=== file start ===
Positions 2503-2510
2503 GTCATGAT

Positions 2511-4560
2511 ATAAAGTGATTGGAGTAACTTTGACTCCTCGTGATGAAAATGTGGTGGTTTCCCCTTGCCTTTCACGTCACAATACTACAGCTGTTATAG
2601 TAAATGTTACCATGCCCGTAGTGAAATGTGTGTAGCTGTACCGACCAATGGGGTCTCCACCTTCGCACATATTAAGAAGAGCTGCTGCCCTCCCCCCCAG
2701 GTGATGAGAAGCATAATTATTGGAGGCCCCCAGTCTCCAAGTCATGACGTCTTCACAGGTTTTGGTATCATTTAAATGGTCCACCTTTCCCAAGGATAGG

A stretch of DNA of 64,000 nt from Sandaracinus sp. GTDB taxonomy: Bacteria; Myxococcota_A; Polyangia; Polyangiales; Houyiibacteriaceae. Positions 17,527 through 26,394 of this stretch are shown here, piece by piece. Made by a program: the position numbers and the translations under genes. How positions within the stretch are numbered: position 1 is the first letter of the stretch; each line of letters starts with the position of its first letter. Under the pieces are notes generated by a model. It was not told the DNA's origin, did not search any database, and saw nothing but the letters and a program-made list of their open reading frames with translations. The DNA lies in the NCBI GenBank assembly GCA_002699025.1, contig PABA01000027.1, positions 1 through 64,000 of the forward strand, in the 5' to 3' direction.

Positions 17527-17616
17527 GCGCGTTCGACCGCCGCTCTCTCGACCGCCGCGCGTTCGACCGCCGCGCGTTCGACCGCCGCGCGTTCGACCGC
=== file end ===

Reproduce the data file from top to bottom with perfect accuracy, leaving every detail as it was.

Positions 2503-2510
2503 GTCATGAT

Positions 2511-4560
2511 ATAAAGTGATTGGAGTAACTTTGACTCCTCGTGATGAAAATGTGGTGGTTTCCCCTTGCCTTTCACGTCACAATACTACAGCTGTTATAG
2601 TAAATGTTACCATGCCCGTAGTGAAATGTGTGTAGCTGTACCGACCAATGGGGTCTCCACCTTCGCACATATTAAGAAGAGCTGCTGCCCTCCCCCCCAG
2701 GTGATGAGAAGCATAATTATTGGAGGCCCCCAGTCTCCAAGTCATGACGTCTTCACAGGTTTTGGTATCATTTAAATGGTCCACCTTTCCCAAGGATAGG

A stretch of DNA of 64,000 nt from Sandaracinus sp. GTDB taxonomy: Bacteria; Myxococcota_A; Polyangia; Polyangiales; Houyiibacteriaceae. Positions 17,527 through 26,394 of this stretch are shown here, piece by piece. Made by a program: the position numbers and the translations under genes. How positions within the stretch are numbered: position 1 is the first letter of the stretch; each line of letters starts with the position of its first letter. Under the pieces are notes generated by a model. It was not told the DNA's origin, did not search any database, and saw nothing but the letters and a program-made list of their open reading frames with translations. The DNA lies in the NCBI GenBank assembly GCA_002699025.1, contig PABA01000027.1, positions 1 through 64,000 of the forward strand, in the 5' to 3' direction.

Positions 17527-17616
17527 GCGCGTTCGACCGCCGCTCTCTCGACCGCCGCGCGTTCGACCGCCGCGCGTTCGACCGCCGCGCGTTCGACCGC